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Nearly 30 percent (29.8 percent) of respondents to a recent Deloitte Advisory poll believe that employees may be the most overlooked stakeholder when their organization is dealing with a crisis. As crises become a more frequent occurrence, companies need to acknowledge that maximizing the potential resources of their employees can have a significant impact on their ability to anticipate, prepare for and respond to an incident.

"When a crisis arises in an organization, it can be extremely chaotic. Responding to the crisis and coordinating with regulators, law enforcement and customers is imperative but leadership must also have a plan to inform and utilize employees," said Rhoda Woo, principal in Deloitte Advisory strategic risk services, Deloitte & Touche LLP, and national leader for crisis management solutions. "A good crisis response plan should include employees: communicating to them as well as addressing their involvement and interactions during and after an incident. Employees are a valuable asset to an organization, particularly in dealing with customers, generating goodwill, and aiding the company in the overall recovery process."

From natural disasters to terror threats, understanding the psychology of human behaviour in response to such incidents is important and should be factored into crisis contingency planning. Organizations should proactively take steps to outline employees' roles, responsibilities and the critical part they play in successful crisis management, as well as provide accurate, up-to-date and authoritative information during the crisis. Woo continues, "Employees need to be recognized and informed in a reasonable timeframe during a crisis, but companies also need to consider human factors. There may be instances where employees may not be willing or able to help."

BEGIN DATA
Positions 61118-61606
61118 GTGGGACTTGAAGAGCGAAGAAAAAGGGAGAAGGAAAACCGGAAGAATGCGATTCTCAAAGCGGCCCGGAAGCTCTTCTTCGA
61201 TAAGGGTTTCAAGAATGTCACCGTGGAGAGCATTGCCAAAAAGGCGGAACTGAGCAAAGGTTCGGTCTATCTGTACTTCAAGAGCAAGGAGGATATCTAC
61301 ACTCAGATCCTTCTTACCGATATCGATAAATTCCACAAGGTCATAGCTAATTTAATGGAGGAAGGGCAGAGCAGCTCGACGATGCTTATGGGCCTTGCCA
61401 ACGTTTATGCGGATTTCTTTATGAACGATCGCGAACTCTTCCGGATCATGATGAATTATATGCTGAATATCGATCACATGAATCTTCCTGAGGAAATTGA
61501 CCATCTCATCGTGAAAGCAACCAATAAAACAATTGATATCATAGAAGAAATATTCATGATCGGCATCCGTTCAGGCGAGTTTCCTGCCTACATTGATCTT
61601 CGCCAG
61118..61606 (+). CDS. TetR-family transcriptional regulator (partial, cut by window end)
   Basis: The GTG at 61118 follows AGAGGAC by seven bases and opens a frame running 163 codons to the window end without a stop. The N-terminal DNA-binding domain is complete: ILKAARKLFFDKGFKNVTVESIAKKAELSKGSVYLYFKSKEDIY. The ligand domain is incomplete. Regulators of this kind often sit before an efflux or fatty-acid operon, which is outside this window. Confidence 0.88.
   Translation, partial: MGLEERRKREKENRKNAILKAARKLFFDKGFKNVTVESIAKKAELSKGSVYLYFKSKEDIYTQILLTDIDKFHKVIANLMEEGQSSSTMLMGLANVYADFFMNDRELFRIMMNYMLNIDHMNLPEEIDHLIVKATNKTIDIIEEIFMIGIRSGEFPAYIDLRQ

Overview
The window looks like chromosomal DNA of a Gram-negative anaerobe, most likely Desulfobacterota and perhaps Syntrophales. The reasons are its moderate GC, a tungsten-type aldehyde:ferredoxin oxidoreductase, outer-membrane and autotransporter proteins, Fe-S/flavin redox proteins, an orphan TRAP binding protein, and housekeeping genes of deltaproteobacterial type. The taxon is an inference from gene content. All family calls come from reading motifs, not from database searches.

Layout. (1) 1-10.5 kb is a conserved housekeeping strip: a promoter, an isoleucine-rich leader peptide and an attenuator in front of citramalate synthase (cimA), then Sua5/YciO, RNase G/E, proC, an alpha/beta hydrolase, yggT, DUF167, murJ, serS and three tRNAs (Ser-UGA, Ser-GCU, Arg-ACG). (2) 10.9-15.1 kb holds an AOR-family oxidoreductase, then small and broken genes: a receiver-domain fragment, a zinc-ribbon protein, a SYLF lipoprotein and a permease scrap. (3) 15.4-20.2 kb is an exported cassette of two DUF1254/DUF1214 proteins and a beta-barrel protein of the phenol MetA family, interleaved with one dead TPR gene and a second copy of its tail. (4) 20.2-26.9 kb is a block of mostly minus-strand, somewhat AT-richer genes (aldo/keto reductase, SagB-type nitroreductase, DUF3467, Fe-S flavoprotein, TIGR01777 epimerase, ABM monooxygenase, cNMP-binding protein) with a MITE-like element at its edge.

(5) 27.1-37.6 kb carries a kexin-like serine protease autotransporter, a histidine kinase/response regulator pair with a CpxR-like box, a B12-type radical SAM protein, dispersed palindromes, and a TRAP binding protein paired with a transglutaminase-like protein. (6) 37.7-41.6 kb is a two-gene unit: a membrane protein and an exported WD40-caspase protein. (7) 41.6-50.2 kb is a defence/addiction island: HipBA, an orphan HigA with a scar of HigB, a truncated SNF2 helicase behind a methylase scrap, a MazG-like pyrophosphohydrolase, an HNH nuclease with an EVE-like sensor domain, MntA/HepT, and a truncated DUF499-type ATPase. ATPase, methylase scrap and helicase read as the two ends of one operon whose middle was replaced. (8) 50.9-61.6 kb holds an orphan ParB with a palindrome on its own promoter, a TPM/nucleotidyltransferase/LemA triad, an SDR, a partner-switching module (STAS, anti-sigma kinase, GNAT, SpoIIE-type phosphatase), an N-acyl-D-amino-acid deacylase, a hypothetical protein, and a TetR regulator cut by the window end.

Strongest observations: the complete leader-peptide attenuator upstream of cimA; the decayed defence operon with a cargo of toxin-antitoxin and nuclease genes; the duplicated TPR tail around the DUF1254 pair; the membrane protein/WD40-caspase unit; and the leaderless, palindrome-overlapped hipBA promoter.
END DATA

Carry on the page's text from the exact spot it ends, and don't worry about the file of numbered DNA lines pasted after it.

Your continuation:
A 2015 study, ‘Willing and able: Building a crisis resilient workforce,’ published by Deloitte UK in partnership with Public Health England and King's College London, revealed that it is not about how able people are to work in a crisis, but how willing they are to work when faced with a significant threat during a major crisis. The most startling figure is that under certain scenarios, 50 percent of staff may be unwilling to return to work.

So how can an organization better utilize employees during a crisis?

1. Build a culture of trust and confidence to set the solid foundation required to maintain an honest and open relationship between employees and the organization. Having a culture that promotes transparency allows employees to escalate issues and encourages strong communication.

2. Adopt an inclusive approach to planning. Ensure employees understand how their roles fit into the organization's response procedure through training and incident simulation exercises. Inform and prepare employees before the crisis occurs and outline such in the organization's crisis playbook.

3. Challenge assumptions about availability. If a contingency plan relies on employees showing up to work, understand the types of crises in which they are likely or unlikely to report to the office.

4. Keep employees informed during a crisis. Communicate accurate information early and often to best manage misperceptions and misinformation. Give authoritative direction on the risks involved, the impact on the company and the staff and how to move forward.

5. Utilize employees as sensors to prevent and anticipate further crises. Employees can be an asset to executives in early identification and escalation of potential crises. Leverage employees as receivers of information, too, and set up a process for collecting and sharing new intelligence.

6. Provide continuing support and demonstrate that the organization is empathetic to the situation. If remote access is part of the contingency plan, make sure that employees are taking home the necessary equipment each day. Consider employees needs for medical, psychological and logistical support when it comes to returning to the workplace and build those elements into the response plan.

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